In search of nationality


“Mongolians, let’s grow together, come back to your country,” said the President of Mongolia, Ts.Elbegdorj, at the 100th anniversary of the Freedom Parade in 2011.
To this day, a video of this invitation is on Youtube, while no real work has been done since the 2013 Let’s Gather Mongolians Project for resolving the citizenship issues of ethnic groups, such as Buryats and Inner Mongolians. The project, rather than staying in focus, talked about demographic issues.
Head of Tsakhim Urtuu Kholboo NGO D.Sainbayar gave three Hazara Mongolians scholarships to study in Mongolia during the shooting of the “Mongolians Searching Mongolians” television show in Afghanistan. One of them was Meqdad Salehi.
Salehi gained little knowledge about Mongolia from his grandparents or from some old history books in Persian. When he landed at the Chinggis Khaan International Airport, he was astonished by the welcome he received from journalists, student unions, and Tsakhim Urtuu Kholboo NGO. It surpassed his expectations and left a deep impression on him.
When asked if he wanted to live in Mongolia in the future, Meqdad replied, “I could work here after I finish my masters, but it’s hard for foreigners to live here. We are treated as foreigners. Visa issues are troublesome due to the absence of a Mongolian embassy in Afghanistan. We have to send our materials to the Indian Embassy, and this takes up lots of time.
“Although the average salary is close to that of Afghanistan, the living cost is at least three to four percent more here.”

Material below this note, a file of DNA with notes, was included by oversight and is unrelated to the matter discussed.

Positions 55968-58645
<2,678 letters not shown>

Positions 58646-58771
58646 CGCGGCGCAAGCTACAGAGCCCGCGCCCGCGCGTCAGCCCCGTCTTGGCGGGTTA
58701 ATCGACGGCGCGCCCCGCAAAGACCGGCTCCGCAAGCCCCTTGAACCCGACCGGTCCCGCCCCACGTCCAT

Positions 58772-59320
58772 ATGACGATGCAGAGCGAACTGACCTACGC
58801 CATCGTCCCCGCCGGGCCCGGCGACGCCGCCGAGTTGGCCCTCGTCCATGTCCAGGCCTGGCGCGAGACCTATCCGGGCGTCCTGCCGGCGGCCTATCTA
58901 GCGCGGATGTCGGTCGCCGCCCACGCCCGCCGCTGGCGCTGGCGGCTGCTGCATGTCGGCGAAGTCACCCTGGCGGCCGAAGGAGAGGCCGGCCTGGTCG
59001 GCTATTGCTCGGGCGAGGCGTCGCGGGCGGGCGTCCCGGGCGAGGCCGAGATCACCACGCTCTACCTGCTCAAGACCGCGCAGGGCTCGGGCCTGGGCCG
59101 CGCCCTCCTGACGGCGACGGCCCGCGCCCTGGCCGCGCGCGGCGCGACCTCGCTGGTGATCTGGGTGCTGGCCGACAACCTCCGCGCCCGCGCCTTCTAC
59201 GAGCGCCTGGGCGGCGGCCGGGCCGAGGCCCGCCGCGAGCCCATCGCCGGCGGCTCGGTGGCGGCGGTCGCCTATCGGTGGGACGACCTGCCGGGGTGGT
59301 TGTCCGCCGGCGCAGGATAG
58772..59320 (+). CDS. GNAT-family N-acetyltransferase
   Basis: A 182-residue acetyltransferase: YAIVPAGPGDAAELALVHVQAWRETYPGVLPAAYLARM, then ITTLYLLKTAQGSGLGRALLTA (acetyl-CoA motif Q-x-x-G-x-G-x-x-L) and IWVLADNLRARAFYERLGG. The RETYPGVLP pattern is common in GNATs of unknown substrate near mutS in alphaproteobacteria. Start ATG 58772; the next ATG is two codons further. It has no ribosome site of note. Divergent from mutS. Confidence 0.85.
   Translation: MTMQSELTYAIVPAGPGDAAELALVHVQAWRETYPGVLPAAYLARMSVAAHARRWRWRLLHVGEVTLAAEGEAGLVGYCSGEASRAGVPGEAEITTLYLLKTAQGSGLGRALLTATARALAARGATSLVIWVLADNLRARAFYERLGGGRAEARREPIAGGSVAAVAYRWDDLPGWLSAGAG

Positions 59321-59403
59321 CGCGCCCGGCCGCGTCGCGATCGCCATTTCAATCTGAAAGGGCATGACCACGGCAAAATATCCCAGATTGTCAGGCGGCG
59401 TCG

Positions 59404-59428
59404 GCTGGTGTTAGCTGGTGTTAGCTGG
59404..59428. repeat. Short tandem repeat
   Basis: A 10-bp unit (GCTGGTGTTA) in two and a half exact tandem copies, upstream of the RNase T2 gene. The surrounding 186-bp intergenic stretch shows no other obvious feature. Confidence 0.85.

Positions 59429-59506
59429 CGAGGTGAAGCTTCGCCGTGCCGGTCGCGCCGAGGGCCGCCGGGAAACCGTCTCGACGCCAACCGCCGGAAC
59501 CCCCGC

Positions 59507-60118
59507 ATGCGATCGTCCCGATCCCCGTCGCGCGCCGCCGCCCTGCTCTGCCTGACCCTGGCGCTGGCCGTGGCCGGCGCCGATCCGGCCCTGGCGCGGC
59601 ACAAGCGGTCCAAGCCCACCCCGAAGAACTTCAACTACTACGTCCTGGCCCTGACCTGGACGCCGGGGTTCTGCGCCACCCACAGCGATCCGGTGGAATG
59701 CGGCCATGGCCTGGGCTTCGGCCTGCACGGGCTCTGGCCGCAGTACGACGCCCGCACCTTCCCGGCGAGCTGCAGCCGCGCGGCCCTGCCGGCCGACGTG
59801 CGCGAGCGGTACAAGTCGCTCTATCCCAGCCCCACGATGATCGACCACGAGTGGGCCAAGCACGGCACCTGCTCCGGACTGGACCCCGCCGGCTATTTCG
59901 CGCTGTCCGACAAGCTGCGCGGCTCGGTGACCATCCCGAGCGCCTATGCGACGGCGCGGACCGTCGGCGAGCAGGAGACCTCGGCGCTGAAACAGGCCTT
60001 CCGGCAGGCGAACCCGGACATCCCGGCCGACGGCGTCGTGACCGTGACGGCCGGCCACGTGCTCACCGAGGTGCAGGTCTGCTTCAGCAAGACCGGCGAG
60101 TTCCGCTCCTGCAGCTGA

Many Hazara Mongolians are coming to study and travel in Mongolia nowadays. There are more than 20 Hazaras studying at Mongolian International University, for instance. Before the three Hazaras landed on Mongolian soil, Mongolians were unaware or had no knowledge about these people who secretly wished to become Mongolian citizens. Meqdad was grateful that the Mongolians he met always asked him if he would continue to live in Mongolia and asked him to stay. “Unfortunately, I have to make a rational decision,” Meqdad said.
The Hazaras haven’t heard any decisions in their favor after contacting the Mongolian government numerous times about citizenship issues and demonstrating with signs saying “I am Hazara” at Chinggis Square.
The co-organizer of the demonstration and human rights activist Ch.Munkhbayar said, “The law states that anyone who has lived in Mongolia for five years, and has adequate knowledge about Mongolia can become a Mongolian citizen. This sounds like a choice, but this ‘freedom’ is not being applied to the Mongolians of the world. The law doesn’t give enough information about gaining citizenship, so it’s easy for them to come up with a reason why you can’t become a citizen.”
The implementation of this law can be seen from a series of articles by N.Alkhaa, an Inner Mongolian citizen who has lived in Mongolia for 22 years, published in Gereg Magazine. D.Narangoo, a Chinese language teacher at Orchlon School, is an Upper Mongolian, or a Khukh Nuur (Blue Lake) Mongolian, who has lived in Mongolia since the 1990s, but became a citizen only two years ago. She spent almost 15 years of her life trying to get Mongolian citizenship.
When a person from her town also got Mongolian citizenship, she said, “When we heard the President’s words, we were head over heels, as if our Mongolia was calling us. But in reality, it was very hard. Even if you get a visa, getting permanent residency is another challenge. I wish Mongolians would help us to come live in Mongolia. This is an issue after you wed a Mongolian too. For me, life is relatively nice. I have a family and a job. The people left in Upper Mongolia ask a lot of questions. My relatives are even proud they have a family member in Mongolia.”
D.Narangoo’s aunt’s eldest son is named Ulaanbaatar. The name was given because of their desire to live in Mongolia. For “foreign” people of Mongolian ethnicity, the question is usually whether to come to Mongolia, where there is almost no chance of citizenship, or whether to live in a satellite state.